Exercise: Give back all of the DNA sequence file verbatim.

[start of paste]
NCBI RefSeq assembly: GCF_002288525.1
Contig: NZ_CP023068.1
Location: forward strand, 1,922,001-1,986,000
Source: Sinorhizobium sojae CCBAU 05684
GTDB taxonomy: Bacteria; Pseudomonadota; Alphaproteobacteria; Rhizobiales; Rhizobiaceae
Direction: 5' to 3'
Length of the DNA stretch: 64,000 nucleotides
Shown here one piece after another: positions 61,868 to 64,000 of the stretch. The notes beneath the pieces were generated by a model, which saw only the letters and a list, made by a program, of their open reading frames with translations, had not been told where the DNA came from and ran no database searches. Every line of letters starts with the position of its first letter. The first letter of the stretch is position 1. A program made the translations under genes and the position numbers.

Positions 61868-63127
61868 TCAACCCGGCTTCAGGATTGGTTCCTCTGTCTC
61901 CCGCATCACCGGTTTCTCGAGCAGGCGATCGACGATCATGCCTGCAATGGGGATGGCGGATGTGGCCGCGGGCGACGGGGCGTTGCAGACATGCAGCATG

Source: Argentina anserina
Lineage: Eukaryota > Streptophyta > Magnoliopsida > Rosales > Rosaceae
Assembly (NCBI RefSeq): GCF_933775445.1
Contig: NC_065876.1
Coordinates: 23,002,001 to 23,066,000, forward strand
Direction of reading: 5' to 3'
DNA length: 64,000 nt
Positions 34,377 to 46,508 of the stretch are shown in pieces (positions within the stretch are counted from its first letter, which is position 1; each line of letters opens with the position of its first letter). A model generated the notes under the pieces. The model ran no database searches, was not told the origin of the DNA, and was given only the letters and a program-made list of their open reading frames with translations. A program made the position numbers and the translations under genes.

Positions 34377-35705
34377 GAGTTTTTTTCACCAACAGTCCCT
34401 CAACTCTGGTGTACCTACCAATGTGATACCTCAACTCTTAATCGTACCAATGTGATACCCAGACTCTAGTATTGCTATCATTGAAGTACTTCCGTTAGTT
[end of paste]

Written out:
NCBI RefSeq assembly: GCF_002288525.1
Contig: NZ_CP023068.1
Location: forward strand, 1,922,001-1,986,000
Source: Sinorhizobium sojae CCBAU 05684
GTDB taxonomy: Bacteria; Pseudomonadota; Alphaproteobacteria; Rhizobiales; Rhizobiaceae
Direction: 5' to 3'
Length of the DNA stretch: 64,000 nucleotides
Shown here one piece after another: positions 61,868 to 64,000 of the stretch. The notes beneath the pieces were generated by a model, which saw only the letters and a list, made by a program, of their open reading frames with translations, had not been told where the DNA came from and ran no database searches. Every line of letters starts with the position of its first letter. The first letter of the stretch is position 1. A program made the translations under genes and the position numbers.

Positions 61868-63127
61868 TCAACCCGGCTTCAGGATTGGTTCCTCTGTCTC
61901 CCGCATCACCGGTTTCTCGAGCAGGCGATCGACGATCATGCCTGCAATGGGGATGGCGGATGTGGCCGCGGGCGACGGGGCGTTGCAGACATGCAGCATG

Source: Argentina anserina
Lineage: Eukaryota > Streptophyta > Magnoliopsida > Rosales > Rosaceae
Assembly (NCBI RefSeq): GCF_933775445.1
Contig: NC_065876.1
Coordinates: 23,002,001 to 23,066,000, forward strand
Direction of reading: 5' to 3'
DNA length: 64,000 nt
Positions 34,377 to 46,508 of the stretch are shown in pieces (positions within the stretch are counted from its first letter, which is position 1; each line of letters opens with the position of its first letter). A model generated the notes under the pieces. The model ran no database searches, was not told the origin of the DNA, and was given only the letters and a program-made list of their open reading frames with translations. A program made the position numbers and the translations under genes.

Positions 34377-35705
34377 GAGTTTTTTTCACCAACAGTCCCT
34401 CAACTCTGGTGTACCTACCAATGTGATACCTCAACTCTTAATCGTACCAATGTGATACCCAGACTCTAGTATTGCTATCATTGAAGTACTTCCGTTAGTT